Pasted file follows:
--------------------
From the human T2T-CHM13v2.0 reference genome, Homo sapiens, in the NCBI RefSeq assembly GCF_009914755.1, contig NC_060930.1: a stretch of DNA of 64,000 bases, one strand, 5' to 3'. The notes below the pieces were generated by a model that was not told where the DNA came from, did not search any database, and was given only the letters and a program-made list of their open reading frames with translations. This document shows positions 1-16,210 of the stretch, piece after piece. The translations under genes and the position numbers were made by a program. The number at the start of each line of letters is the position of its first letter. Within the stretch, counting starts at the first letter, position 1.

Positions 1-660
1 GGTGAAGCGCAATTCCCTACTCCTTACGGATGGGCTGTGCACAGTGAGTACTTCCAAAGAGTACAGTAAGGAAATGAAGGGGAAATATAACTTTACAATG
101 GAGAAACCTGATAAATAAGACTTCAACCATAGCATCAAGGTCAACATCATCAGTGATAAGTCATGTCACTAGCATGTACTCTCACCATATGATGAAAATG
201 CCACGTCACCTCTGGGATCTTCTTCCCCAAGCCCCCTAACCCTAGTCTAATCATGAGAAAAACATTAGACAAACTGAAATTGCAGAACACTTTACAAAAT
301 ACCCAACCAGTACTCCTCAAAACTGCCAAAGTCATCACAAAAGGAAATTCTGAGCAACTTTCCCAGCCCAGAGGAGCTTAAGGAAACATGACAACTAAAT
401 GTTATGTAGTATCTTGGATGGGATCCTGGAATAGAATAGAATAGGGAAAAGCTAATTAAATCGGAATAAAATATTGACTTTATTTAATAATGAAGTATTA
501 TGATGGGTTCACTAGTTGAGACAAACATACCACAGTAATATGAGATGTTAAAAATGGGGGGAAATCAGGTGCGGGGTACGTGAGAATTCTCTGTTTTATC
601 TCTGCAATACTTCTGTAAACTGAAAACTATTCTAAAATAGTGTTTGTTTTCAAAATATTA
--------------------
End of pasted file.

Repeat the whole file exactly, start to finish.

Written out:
From the human T2T-CHM13v2.0 reference genome, Homo sapiens, in the NCBI RefSeq assembly GCF_009914755.1, contig NC_060930.1: a stretch of DNA of 64,000 bases, one strand, 5' to 3'. The notes below the pieces were generated by a model that was not told where the DNA came from, did not search any database, and was given only the letters and a program-made list of their open reading frames with translations. This document shows positions 1-16,210 of the stretch, piece after piece. The translations under genes and the position numbers were made by a program. The number at the start of each line of letters is the position of its first letter. Within the stretch, counting starts at the first letter, position 1.

Positions 1-660
1 GGTGAAGCGCAATTCCCTACTCCTTACGGATGGGCTGTGCACAGTGAGTACTTCCAAAGAGTACAGTAAGGAAATGAAGGGGAAATATAACTTTACAATG
101 GAGAAACCTGATAAATAAGACTTCAACCATAGCATCAAGGTCAACATCATCAGTGATAAGTCATGTCACTAGCATGTACTCTCACCATATGATGAAAATG
201 CCACGTCACCTCTGGGATCTTCTTCCCCAAGCCCCCTAACCCTAGTCTAATCATGAGAAAAACATTAGACAAACTGAAATTGCAGAACACTTTACAAAAT
301 ACCCAACCAGTACTCCTCAAAACTGCCAAAGTCATCACAAAAGGAAATTCTGAGCAACTTTCCCAGCCCAGAGGAGCTTAAGGAAACATGACAACTAAAT
401 GTTATGTAGTATCTTGGATGGGATCCTGGAATAGAATAGAATAGGGAAAAGCTAATTAAATCGGAATAAAATATTGACTTTATTTAATAATGAAGTATTA
501 TGATGGGTTCACTAGTTGAGACAAACATACCACAGTAATATGAGATGTTAAAAATGGGGGGAAATCAGGTGCGGGGTACGTGAGAATTCTCTGTTTTATC
601 TCTGCAATACTTCTGTAAACTGAAAACTATTCTAAAATAGTGTTTGTTTTCAAAATATTA